The Plum Rain Scroll, by Ruth Manley, Hodder and Stoughton, Australia, 1978
The Great and Terrible Quest, by Margaret Lovett, Sonlight 2001 (1967)
Enthusiastic reviews led me to read these two books for children. Ruth Manley's series won various awards in Australia, and the New Zealander from whom I bought a first edition seemed worried that I was the beginning of a price surge. Yet it seems that the book is unknown in The US and UK. Meanwhile, the Economist wrote a rave review and a spot of literary detection about Lovett's book, involving "a sanctimonious Christian publisher stealing from a defenceless old lady." Sonlight sent me the book along with a home-school catalog depicting happy families.
"The Plum Rain Scroll" has some good characters, like Aunt Piety the fox-woman, and a Kai-Lung-like panda, and various monsters (isn't Nupperabo a great monster name). Japan offers a rich mythology to mine and distort, as most recently done with Across the Nightingale Floor. Still, the story has only a single thread, and when things get tough the plot gives an unbelieveable wrench and everything is all right. I also cannot imagine the emperor as a friendly guy. So, I do not know whether to try the next two volumes and see if it gets better. The review states that Ms Manley only actually went to Japan after the first volume (not that Ernest Bramah ever went to China, afaik). Maybe I will experiment on Ross.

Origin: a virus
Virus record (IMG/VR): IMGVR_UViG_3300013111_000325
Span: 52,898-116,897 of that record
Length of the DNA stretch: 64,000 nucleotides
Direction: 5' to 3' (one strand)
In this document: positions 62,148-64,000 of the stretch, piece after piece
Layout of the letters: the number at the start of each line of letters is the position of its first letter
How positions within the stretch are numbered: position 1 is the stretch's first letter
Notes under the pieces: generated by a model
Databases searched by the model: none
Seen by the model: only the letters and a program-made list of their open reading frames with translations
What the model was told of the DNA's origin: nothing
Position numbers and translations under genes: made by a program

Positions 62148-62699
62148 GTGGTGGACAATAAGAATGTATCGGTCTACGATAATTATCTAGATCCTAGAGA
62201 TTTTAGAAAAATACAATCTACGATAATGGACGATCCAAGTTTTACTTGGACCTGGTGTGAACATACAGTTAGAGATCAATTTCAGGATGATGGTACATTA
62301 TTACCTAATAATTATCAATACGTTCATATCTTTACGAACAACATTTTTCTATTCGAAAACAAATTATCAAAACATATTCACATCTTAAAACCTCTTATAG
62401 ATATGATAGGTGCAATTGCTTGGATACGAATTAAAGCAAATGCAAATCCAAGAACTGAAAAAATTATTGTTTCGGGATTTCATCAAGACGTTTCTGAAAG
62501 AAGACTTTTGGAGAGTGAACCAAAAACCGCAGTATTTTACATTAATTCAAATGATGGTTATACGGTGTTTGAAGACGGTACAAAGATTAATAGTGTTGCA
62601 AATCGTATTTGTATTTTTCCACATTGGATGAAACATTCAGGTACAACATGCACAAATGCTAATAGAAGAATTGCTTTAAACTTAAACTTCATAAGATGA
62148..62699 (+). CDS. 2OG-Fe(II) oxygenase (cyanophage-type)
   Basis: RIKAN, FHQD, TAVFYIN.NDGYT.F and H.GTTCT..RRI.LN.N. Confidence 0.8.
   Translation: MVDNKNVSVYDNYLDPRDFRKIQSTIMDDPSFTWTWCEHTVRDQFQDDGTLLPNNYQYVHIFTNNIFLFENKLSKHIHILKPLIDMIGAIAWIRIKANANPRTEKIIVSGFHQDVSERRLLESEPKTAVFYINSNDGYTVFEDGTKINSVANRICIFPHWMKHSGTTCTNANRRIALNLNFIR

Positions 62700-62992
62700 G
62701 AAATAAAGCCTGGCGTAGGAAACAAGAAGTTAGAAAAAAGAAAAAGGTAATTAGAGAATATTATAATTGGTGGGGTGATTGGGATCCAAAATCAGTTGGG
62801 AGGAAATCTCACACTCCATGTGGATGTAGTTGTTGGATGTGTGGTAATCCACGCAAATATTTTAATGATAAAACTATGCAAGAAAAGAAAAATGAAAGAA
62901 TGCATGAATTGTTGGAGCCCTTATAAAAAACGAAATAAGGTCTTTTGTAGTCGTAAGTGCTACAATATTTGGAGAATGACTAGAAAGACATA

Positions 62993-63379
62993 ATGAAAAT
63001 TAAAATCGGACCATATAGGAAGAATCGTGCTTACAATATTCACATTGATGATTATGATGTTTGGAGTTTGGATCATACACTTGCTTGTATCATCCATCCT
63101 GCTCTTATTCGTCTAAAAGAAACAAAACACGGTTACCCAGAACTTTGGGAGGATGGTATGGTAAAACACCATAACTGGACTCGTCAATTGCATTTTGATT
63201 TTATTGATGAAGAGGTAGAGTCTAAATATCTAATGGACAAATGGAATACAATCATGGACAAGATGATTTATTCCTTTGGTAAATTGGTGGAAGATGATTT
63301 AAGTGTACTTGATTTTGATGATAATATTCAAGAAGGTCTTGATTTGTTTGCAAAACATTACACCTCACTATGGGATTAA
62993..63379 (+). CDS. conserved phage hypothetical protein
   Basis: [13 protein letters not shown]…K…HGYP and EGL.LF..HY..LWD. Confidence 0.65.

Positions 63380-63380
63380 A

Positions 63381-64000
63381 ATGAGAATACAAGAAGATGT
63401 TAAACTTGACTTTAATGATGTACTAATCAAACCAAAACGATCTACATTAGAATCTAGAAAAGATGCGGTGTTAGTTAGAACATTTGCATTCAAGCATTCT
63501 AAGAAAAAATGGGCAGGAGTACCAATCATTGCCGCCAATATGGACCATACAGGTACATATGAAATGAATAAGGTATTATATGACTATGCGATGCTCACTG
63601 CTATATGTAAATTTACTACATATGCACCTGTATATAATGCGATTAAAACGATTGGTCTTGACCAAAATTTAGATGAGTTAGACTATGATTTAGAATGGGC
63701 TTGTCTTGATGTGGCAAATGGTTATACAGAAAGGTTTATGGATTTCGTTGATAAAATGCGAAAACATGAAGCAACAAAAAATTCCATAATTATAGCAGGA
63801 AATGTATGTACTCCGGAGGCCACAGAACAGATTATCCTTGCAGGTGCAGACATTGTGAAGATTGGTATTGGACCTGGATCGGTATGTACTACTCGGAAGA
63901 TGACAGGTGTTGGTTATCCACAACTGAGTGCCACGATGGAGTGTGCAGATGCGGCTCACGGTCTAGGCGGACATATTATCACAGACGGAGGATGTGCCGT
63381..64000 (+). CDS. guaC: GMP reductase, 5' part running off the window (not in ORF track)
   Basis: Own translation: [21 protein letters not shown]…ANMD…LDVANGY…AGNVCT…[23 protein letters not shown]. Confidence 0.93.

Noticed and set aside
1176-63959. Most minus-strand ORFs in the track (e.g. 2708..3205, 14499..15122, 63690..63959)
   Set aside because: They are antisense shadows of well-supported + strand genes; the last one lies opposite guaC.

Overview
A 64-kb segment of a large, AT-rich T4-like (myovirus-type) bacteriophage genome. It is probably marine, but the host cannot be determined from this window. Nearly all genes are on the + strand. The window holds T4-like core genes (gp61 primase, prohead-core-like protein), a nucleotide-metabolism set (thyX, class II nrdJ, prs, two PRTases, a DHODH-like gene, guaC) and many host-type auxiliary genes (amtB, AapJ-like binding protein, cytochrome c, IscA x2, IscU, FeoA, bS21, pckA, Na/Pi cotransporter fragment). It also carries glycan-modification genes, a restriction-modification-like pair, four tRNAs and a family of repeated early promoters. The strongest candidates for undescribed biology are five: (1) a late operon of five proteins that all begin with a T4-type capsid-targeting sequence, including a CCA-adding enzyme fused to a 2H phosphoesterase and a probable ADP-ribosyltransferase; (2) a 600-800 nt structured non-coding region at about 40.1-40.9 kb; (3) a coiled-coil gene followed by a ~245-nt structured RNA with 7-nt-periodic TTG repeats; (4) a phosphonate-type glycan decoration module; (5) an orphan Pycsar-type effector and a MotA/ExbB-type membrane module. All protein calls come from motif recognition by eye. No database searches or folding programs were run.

"The Great and Terrible Quest" is set in the more usual Western knights-and-castles milieu. It is well written, and the boy hero is forced to be resourceful. But a grown-up can see why Sonlight chose it: there is a lot of kneeling before the cross of one's sword, and talk of a Greater Power.
I recently bought a backpack-sized copy of the swashbuckler Musashi, which I look forward to reading. I wonder if Ross would prefer it to "Plum Rain", and Dumas' Musketeers to Lovett's Trad and Huon. I suspect so.